• Gateux derivative in FEniCS
    • Newtons method in FEniCS

Unit 8: Adaptive error control

  • Module 19: Lecture
    • Learning outcomes
    • Adaptive error control
    • Reference text
  • Module 20: Learning Activities
    • Manual mesh refinement
    • Improving the solution by local mesh refinement
    • Local vs global mesh refinement
  • Module 21: Assignments
    • Error indicators
    • Dual-based error estimates
    • Automated mesh adaptivity

Other course details

This course should take you about 15-20 hours to complete.

June, 2021

DigiMat Pro is developed by the DigiMat team, led by Johan Jansson. Prof. Jansson is an Associate Professor of Numerical Methods/Computational Science and Technology at KTH Royal Technical Institute of Sweden.

This work is part of an ongoing collaboration between CMU and KTH.

System requirements

OLI system requirements, regardless of course:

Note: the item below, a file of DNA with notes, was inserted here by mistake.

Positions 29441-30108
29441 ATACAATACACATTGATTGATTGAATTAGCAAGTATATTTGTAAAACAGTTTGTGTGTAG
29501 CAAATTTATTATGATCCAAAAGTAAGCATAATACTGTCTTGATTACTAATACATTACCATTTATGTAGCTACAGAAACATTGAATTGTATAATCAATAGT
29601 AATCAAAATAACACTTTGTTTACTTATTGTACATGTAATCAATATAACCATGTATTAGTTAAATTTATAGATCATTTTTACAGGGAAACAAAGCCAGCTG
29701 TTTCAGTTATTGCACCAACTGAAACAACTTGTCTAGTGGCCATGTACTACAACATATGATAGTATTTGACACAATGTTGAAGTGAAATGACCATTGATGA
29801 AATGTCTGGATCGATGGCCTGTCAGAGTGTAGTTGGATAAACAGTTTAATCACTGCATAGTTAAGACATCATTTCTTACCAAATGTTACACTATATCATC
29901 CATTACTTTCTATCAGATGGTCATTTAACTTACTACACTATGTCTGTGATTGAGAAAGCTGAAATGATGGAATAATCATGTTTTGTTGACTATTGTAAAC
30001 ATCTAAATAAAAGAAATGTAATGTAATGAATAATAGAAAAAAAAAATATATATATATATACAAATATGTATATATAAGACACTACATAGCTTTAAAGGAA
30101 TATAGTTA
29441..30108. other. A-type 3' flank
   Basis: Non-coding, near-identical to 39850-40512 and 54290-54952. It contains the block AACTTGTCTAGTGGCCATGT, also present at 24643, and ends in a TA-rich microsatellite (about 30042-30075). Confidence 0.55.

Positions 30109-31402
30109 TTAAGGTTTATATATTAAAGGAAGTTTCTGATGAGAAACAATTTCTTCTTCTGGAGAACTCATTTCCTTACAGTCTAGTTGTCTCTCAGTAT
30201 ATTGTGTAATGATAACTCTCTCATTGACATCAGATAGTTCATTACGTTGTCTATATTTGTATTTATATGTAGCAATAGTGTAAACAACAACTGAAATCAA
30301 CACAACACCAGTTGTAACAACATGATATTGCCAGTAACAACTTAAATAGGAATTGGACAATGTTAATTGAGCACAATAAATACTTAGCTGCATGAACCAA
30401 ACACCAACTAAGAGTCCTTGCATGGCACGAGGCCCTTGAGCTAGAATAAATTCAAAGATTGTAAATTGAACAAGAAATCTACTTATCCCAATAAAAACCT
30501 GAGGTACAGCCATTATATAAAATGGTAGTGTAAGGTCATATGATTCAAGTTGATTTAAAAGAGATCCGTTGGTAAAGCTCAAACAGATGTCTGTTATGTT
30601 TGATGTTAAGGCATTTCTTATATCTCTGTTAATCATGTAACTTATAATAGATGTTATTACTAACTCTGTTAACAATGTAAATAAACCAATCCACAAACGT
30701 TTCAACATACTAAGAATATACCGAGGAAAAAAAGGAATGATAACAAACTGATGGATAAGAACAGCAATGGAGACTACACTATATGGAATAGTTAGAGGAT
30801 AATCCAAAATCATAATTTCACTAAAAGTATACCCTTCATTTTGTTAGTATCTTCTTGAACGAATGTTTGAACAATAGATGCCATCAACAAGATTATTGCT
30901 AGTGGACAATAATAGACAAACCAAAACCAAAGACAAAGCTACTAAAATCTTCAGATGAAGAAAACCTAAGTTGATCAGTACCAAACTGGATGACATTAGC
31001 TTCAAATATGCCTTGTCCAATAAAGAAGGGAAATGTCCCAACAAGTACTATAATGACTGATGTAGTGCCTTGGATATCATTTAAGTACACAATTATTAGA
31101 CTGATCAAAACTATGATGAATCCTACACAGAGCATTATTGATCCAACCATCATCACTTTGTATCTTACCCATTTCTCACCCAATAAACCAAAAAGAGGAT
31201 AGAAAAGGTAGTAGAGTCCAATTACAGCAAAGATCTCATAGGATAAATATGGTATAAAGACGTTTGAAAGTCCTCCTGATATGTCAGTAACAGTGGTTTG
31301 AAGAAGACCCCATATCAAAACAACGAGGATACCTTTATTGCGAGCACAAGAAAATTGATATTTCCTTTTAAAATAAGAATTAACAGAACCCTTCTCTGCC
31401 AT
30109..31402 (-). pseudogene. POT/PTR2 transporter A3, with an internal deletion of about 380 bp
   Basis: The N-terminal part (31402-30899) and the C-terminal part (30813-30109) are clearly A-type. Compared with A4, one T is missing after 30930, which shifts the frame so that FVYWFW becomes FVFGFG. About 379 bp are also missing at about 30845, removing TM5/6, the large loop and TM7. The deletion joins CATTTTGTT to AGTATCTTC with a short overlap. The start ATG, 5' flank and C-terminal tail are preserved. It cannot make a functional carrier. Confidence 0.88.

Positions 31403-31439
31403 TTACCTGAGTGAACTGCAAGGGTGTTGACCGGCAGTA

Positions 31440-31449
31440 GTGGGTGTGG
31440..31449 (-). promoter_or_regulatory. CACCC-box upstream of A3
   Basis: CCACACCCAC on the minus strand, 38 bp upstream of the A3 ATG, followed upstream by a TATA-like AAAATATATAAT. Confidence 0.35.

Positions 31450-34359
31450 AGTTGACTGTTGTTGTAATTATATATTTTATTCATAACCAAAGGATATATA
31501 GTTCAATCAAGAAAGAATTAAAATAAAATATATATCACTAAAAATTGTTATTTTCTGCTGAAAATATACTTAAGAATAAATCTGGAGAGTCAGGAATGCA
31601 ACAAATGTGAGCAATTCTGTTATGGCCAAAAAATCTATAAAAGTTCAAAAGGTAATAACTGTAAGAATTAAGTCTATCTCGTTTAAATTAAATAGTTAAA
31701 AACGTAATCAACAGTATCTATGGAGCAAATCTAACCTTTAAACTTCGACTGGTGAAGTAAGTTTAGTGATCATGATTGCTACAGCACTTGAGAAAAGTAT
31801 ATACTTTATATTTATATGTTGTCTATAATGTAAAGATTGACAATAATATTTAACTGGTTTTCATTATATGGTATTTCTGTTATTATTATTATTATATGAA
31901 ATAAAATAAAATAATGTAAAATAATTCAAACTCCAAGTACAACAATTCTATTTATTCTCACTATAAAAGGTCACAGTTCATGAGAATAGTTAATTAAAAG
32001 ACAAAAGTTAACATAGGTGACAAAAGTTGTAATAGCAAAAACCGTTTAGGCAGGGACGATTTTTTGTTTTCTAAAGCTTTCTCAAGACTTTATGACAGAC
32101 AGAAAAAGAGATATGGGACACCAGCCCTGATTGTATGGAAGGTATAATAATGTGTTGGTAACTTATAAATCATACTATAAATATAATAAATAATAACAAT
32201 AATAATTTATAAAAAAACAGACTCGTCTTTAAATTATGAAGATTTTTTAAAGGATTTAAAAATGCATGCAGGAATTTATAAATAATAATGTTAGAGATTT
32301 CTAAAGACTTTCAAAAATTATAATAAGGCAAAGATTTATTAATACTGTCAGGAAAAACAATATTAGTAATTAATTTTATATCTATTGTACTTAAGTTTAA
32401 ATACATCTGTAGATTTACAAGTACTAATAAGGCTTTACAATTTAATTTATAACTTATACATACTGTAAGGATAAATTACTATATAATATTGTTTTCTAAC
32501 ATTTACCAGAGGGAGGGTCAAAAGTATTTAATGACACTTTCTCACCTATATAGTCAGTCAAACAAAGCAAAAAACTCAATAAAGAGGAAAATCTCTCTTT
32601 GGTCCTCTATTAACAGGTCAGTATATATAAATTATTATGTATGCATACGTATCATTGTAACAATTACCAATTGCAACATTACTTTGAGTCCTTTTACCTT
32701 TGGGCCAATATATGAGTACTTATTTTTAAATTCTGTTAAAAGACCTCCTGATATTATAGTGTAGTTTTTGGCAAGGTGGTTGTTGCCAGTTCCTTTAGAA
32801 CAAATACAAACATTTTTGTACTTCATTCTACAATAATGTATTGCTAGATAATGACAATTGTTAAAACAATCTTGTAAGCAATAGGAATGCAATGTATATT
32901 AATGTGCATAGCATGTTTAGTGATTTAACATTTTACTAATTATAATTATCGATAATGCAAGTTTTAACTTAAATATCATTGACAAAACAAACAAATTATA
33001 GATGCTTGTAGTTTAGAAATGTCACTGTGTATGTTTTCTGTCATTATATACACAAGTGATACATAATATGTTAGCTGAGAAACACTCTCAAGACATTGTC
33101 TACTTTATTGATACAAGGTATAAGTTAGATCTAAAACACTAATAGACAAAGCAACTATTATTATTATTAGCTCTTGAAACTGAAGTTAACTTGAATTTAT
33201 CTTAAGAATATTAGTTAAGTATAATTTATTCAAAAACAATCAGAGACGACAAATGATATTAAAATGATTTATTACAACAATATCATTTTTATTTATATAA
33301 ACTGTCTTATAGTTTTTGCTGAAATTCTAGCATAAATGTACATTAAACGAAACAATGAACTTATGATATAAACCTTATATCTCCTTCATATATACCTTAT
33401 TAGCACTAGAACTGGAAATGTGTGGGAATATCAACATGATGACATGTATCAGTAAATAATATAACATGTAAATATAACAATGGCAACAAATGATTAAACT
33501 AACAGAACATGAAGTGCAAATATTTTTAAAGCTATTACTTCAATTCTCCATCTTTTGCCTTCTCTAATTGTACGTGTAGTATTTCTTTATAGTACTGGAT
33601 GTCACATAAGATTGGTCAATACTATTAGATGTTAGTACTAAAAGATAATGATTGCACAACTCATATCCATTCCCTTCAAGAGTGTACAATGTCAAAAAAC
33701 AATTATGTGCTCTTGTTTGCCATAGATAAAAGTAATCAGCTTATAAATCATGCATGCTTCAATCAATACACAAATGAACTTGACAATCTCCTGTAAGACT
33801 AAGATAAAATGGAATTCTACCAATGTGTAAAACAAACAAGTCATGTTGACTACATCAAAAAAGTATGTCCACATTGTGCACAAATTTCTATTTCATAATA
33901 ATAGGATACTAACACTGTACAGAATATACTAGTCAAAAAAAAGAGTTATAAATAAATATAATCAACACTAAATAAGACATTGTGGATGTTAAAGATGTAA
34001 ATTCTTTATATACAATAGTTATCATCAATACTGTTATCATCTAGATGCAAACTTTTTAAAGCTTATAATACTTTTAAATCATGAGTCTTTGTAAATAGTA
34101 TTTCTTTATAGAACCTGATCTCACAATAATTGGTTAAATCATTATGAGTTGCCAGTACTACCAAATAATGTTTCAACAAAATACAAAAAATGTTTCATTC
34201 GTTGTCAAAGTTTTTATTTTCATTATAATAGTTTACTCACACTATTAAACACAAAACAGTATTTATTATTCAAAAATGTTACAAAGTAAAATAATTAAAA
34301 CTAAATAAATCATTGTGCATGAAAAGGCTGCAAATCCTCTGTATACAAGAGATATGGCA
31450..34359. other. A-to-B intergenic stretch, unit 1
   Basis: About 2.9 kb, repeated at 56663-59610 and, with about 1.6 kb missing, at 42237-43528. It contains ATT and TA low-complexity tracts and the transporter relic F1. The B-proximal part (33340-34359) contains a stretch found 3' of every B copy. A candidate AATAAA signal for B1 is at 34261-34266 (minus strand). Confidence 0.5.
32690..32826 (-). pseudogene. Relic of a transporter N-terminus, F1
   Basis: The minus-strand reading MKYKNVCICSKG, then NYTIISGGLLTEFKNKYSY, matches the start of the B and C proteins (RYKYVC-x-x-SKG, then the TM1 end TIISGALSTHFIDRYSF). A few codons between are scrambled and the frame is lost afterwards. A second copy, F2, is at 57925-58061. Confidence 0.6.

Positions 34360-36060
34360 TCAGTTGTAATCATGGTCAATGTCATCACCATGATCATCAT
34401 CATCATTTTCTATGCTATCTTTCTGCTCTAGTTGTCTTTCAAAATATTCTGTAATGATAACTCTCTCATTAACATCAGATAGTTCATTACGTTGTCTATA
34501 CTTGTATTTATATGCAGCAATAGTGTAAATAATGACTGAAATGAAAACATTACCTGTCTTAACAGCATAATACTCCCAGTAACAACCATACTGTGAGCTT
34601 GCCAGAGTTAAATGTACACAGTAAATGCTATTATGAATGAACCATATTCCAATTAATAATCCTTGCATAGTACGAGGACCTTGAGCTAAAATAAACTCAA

• internet access
  • an operating system that supports the latest browser update
  • the latest browser update (Chrome recommended; Firefox, Safari supported; Edge and Internet Explorer are supported but not recommended)
  • pop-ups enabled
  • cookies enabled

Some courses include exercises with exceptions to these requirements, such as technology that cannot be used on mobile devices.

This course’s system requirements:

  • To do the activities, you will need  access to Google Colaboraty (Colab). Colab can be accessed via Google Drive or a Github account.  DigiMat Pro includes data files and software instructions, but not the software itself. For more information, see the Colab FAQ
OLI Website:
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OLI’s website has undergone a refresh, and so has the student registration process. Watch the video to see how easily students can register with a Course Key.